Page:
Exception handling with python processes

2.3.2014

Some thoughts about error (Exception) handling in python when using Processes.

Intro

Python Process-based parallelism is something I've been learning as part of an application our group is developing. In this (and many applications) an underlying computation needs to be launched which is somewhat complex, and thus we don't want it to lock up the GUI. Thus the multiprocessing library to avoid global interpreter lock.

The Problem

For this application I'm essentially writing the framework, and the computationally intensive tasks to be launched are written by others. Thus I can't ensure that their modules will be bullet-proof. Furthermore, when others are writing their modules, useful debugging info from the GUI is always handy (some in my group are probably not familiar with good debugging tools like pdb).

Anyways, the problem is set up as something like:

from multiprocessing import Process

def run():
    # actual code ...
    raise Exception('foo')

p = Process(target=run)

and then the naive thing to do is:

try:
    p.start()
except:
    print('caught!')

which of course doesn't work, since p.start() executes just fine without raising an Exception.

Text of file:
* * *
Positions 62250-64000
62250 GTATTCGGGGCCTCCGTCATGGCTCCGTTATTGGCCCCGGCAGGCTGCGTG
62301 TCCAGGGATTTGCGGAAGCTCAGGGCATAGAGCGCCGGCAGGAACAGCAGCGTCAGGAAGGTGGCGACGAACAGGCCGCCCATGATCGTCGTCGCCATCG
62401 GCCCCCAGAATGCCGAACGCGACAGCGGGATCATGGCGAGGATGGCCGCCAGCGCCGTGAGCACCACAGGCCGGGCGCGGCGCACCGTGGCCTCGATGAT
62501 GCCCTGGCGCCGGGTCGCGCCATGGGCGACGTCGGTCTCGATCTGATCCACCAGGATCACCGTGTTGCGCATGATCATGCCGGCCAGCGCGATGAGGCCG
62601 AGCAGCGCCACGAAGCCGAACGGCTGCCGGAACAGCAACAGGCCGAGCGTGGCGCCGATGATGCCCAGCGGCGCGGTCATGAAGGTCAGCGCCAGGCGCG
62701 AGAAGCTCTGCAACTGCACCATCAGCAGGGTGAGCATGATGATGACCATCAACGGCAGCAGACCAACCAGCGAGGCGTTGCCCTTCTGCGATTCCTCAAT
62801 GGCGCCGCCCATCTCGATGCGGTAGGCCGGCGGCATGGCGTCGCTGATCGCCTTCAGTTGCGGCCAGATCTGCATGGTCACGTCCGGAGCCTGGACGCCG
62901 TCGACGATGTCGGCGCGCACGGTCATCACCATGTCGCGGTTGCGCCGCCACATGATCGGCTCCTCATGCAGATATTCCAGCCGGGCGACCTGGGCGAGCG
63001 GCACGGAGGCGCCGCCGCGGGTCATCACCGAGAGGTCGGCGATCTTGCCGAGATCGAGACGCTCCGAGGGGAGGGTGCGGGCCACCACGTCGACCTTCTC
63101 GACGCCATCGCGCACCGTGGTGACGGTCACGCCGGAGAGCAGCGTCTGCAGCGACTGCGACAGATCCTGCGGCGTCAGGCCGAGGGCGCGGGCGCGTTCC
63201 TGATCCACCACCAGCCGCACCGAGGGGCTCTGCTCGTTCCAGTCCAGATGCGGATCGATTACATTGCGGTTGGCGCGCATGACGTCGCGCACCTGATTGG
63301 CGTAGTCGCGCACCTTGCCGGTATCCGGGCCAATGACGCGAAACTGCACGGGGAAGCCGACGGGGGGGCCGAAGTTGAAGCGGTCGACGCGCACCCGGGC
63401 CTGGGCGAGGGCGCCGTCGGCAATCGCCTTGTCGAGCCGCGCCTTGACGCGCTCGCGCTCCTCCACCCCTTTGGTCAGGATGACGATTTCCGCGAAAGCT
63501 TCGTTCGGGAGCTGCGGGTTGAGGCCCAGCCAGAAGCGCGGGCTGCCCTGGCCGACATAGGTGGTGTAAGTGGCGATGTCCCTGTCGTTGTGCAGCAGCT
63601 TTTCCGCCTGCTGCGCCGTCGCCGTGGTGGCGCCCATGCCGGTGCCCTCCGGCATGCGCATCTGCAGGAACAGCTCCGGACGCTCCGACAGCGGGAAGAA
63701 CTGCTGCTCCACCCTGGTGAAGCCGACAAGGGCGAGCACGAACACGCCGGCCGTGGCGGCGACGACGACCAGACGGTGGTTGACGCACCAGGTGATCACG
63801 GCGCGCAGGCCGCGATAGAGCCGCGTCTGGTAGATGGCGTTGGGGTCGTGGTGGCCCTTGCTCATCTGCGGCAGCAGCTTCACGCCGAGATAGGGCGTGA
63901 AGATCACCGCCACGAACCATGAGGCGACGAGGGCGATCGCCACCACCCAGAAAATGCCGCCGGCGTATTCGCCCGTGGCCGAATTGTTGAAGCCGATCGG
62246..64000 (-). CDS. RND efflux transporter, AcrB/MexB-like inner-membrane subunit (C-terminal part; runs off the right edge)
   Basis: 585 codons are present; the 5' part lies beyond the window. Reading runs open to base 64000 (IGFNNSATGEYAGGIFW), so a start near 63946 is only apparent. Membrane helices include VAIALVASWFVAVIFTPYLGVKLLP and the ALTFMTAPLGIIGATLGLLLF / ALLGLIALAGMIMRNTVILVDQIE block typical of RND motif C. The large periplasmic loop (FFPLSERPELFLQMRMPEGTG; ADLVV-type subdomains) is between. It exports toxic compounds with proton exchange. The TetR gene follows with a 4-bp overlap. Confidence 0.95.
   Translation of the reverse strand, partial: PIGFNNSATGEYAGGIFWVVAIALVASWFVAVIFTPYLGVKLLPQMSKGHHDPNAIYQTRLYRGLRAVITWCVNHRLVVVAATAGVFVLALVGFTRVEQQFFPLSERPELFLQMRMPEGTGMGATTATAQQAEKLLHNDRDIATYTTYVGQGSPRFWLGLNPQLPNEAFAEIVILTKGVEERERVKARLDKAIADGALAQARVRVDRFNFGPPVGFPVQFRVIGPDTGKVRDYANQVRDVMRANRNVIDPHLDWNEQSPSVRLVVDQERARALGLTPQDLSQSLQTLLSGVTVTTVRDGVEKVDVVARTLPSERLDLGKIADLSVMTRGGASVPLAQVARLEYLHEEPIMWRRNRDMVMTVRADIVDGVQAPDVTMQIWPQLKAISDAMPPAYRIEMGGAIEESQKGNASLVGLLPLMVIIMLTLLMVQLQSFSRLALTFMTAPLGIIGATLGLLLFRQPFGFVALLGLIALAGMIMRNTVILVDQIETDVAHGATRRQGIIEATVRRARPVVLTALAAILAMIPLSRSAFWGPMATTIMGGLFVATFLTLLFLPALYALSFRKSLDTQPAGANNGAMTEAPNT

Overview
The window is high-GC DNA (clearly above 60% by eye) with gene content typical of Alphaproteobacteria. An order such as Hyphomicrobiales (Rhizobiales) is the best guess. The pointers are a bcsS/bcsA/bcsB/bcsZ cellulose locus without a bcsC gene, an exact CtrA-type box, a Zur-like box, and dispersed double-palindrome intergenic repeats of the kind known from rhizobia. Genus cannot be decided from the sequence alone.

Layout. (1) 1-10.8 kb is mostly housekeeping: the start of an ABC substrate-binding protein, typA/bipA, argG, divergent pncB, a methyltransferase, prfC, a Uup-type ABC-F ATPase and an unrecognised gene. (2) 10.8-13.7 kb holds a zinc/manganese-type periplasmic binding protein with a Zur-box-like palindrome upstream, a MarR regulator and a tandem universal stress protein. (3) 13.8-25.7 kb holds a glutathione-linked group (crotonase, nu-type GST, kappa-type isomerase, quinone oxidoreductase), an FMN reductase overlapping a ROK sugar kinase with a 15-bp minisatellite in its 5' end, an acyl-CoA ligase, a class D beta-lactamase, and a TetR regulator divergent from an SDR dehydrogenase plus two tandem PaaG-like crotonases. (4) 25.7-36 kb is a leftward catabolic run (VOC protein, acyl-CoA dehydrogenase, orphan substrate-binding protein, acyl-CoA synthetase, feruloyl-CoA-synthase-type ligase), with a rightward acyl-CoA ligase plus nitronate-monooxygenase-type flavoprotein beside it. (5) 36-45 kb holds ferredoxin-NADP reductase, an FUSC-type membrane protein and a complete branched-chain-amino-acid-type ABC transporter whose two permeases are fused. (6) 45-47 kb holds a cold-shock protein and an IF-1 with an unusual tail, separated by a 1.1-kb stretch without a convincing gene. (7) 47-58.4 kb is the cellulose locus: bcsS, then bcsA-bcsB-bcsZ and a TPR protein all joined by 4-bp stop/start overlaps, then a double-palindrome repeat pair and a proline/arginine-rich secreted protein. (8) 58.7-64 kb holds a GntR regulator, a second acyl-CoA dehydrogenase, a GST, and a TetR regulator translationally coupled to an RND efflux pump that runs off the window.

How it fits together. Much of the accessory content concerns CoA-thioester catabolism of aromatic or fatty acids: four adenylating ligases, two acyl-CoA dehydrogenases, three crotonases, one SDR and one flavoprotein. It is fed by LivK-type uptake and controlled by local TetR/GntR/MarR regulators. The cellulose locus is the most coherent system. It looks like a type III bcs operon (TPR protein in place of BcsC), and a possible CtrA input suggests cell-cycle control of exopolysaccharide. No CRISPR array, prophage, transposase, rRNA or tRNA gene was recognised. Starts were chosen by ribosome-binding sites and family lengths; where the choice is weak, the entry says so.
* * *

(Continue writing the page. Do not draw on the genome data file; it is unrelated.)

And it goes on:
The Simple Solution

Of course the solution is to use a Pipe to wrap Exception handling:

from multiprocessing import Process, Pipe

def run(conn):
    assert hasattr(conn, 'send')

    try:
        # actual code ...
    except Exception as e:
        conn.send(e)

parent_conn, child_conn = Pipe()
p = Process(target=run, args=(child_conn,))

p.start()

# Callback loop to monitor proces status:
def callback():
    nonlocal parent_conn
    if parent_conn.poll():
        obj = parent_conn.recv()
        if isinstance(obj, Exception):
            # Custom error handling here
    if p.is_alive():
        app.after(50, callback)

# initiate callback loop:
app.after(50, callback)

where I'm using tkinter so app is a tk Toplevel, and I'm using the .after functionality for a callback loop to watch for any Exceptions sent by the child process.

Conclusions

In hindsight this is really obvious but it didn't occur to me at first. Maybe it'll be useful for others if it gets picked up by Google. Good luck!